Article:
Must know Hemoglobin, Iron and Anemia – Top 10 foods

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What is Haemoglobin ?
Haemoglobin is the protein molecule in red blood cells that carries oxygen from the lungs to the body’s tissues and returns carbon dioxide from the tissues back to the lungs.

How much is adequate ?
The normal ranges for hemoglobin depend on the age and, beginning in adolescence, the gender of the person. The normal ranges are:
Newborns: 17 to 22 gm/dL
One (1) month of age: 11 to 15gm/dL
Children: 11 to 13 gm/dL
Adult males: 13 to 18 gm/dL
Adult women: 12 to 16 gm/dL

Most frequent reasons for low hemoglobin ?
A low hemoglobin level is referred to as anemia or low red blood count.
loss of blood (traumatic injury, surgery, bleeding, colon cancer or stomach ulcer),
nutritional deficiency (iron, vitamin B12, folate)

Most women suffer from anemia due to iron deficiency and monthly cycles

What will happen because of low hemoglobin ?
A slightly low hemoglobin count isn’t always a sign of illness — it may be normal for some people. Women who are pregnant commonly have low hemoglobin count. Some issues are:
constant tiredness,
constant need to drink water,
constant weakness and a lack of appetite
Occassionally can have bad head rushes whenever we stand up, no matter how fast or slow, and sight would go black for about 10-20 seconds

How to find the cause ?
Get a blood test done for Iron and Vitamin B12 count ?
Are you on any medication that can cause gastrointestinal bleeding (bleeding from the stomach and intestines), such as ibuprofen or aspirin ?
Examin menstrual pattern – have you been experiencing particularly heavy periods ?
family history of gastrointestinal bleeding or blood disorders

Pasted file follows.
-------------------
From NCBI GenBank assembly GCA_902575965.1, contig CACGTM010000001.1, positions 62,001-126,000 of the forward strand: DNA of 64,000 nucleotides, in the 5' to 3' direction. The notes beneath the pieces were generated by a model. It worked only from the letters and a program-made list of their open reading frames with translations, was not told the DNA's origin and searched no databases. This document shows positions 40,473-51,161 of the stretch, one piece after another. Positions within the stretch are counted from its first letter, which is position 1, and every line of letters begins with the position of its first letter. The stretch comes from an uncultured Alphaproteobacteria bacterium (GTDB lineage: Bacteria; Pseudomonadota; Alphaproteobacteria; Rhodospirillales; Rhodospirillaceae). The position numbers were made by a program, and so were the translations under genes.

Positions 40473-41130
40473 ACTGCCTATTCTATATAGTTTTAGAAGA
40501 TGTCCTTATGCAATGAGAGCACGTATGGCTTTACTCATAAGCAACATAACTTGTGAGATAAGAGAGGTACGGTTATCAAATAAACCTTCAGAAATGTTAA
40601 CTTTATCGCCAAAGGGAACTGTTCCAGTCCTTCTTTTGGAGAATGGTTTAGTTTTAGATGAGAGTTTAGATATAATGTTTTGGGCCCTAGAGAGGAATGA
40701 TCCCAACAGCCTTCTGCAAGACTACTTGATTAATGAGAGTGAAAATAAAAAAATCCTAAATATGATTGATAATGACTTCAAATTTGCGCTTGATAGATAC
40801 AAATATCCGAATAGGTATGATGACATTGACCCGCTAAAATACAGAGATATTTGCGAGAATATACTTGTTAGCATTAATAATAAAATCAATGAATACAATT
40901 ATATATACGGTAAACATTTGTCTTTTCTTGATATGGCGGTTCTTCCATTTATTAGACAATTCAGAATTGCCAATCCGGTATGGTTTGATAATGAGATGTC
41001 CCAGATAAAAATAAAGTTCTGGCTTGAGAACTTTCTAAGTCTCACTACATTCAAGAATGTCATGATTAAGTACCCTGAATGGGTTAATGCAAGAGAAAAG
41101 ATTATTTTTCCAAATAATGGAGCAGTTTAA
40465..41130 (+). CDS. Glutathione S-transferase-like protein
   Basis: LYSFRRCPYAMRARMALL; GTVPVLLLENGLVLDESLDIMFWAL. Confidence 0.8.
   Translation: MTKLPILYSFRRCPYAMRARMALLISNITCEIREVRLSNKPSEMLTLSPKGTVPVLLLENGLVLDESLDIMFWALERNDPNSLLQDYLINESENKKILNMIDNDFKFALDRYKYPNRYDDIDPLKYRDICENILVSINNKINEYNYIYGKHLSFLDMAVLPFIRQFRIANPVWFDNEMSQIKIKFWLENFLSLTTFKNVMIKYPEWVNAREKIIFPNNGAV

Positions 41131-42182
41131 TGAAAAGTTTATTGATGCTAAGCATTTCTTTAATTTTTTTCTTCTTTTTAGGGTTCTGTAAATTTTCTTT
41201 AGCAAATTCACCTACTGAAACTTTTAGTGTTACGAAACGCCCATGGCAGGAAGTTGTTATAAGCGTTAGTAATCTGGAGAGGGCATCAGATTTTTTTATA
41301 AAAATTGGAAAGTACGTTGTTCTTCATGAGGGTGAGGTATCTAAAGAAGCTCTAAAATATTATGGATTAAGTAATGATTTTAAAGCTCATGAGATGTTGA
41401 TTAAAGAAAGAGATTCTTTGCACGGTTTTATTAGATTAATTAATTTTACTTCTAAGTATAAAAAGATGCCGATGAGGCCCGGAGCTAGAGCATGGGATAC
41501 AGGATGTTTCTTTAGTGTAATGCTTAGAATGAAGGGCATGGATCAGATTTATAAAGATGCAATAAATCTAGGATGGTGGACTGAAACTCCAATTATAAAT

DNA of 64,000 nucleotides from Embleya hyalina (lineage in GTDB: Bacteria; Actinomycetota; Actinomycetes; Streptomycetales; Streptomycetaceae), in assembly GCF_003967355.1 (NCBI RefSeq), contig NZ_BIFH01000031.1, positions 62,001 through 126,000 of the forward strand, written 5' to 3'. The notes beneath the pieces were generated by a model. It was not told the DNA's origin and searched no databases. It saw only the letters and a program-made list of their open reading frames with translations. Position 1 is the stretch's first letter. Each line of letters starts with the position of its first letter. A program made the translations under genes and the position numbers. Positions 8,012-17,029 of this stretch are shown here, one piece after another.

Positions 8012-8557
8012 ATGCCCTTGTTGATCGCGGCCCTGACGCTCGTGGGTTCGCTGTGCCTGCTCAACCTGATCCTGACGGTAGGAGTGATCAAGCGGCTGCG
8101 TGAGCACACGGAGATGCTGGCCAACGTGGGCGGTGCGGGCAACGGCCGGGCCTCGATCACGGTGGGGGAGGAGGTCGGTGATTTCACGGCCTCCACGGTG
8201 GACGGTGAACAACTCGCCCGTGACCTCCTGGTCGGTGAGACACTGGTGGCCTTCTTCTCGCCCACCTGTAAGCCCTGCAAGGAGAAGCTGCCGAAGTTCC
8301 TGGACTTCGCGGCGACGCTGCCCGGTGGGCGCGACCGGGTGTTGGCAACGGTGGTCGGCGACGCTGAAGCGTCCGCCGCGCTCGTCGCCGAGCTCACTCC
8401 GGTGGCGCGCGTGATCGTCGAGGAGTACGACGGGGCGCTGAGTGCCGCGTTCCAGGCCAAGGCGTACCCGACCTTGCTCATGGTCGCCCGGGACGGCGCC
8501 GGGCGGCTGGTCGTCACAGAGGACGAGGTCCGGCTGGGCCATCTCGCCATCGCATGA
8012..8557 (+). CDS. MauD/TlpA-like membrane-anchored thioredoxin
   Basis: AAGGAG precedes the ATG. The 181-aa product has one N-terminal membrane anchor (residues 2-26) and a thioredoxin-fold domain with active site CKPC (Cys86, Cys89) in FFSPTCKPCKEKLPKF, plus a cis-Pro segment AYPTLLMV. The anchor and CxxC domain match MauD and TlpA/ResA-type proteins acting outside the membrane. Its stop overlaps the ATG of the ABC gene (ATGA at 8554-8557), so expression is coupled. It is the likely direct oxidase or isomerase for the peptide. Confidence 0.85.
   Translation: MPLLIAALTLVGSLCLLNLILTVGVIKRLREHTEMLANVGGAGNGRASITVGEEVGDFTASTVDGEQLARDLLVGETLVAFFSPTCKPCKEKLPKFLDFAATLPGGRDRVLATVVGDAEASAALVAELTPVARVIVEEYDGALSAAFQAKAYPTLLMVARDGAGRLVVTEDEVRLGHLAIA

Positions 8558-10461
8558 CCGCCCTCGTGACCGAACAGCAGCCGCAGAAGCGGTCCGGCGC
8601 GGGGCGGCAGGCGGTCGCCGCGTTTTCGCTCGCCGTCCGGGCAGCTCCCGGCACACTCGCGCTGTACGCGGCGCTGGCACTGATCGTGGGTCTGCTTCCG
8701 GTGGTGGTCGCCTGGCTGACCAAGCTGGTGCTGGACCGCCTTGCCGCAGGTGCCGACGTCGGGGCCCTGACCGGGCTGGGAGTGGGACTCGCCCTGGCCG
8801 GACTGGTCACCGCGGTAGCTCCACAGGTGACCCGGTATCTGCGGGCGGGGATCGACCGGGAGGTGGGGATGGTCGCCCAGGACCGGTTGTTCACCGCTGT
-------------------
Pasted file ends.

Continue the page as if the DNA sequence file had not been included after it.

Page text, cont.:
any recent blood donations ?

What to eat to increase iron and hemoglobin ?
ChickPeas – These legumes provide your body with almost 5 mg of iron per cup, plus a hearty dose of protein
Pumpkin seeds
Oatmeal breakfast
Dates
Beetroot is the ideal food to avoid getting anemia as it stimulates haemoglobin production. It regenerates red blood cell production in your body and speedily fights the symptoms of anemia.
Carrots
Spinach – Both raw and cooked spinach are excellent sources of iron, though cooking spinach helps your body asbsorb its nutrients more easily. Just one cup of cooked spinach delivers more than 6 mg of iron as well as protein, fiber, calcium, and vitamins A and E.
Oyster
Liver
Sesame oil

Recipe for success :
Eat an oatmeal breakfast mixed with raisins and pumpkin seeds and drink a juice which has an equal quantity of beetroot juice, orange juice and carrot juice to a glass before you eat breakfast. The healthy concoction helps raise your hemoglobin levels to a great extent.

I haven’t mentioned many non-veg foods. Attached is an image which has few other options including non-veg.
iron-rich-vegetables-and-meat

How much is needed and what not to do ?

Starting at adolescence, a woman’s daily iron needs increase. Women need more iron because they lose blood each month during their period. That’s why women from ages 19 to 50 need to get 18 mg of iron each day, while men the same age can get away with just 8 mg. Toddlers and children upto adolescence needs around 10mg daily.

Do not use supplements unless its dangerously low or is pregnant. Iron supplements can cause side effects, usually stomach upset such as nausea, vomiting, diarrhea, dark stools, or constipation. Pregnant women are especially susceptible to constipation. Adding extra fiber to your diet can help relieve this symptom.

For children, iron overdose can be especially toxic. Although most people only absorb about 10% of the iron they consume, people with hemochromatosis absorb up to 30%. As a result, the iron in their body can build up to dangerous levels. That excess iron can deposit in organs such as the liver, heart, and pancreas, which can lead to conditions like cirrhosis, heart failure, and diabetes. For that reason, people with hemochromatosis should not take iron supplements.

Lastly, what are causes of high hemoglobin levels ?
Living at a high altitude
Lung disease (emphysema, COPD)
Cancer
Tobacco smoking
Bone marrow disorders (polycythemia vera)

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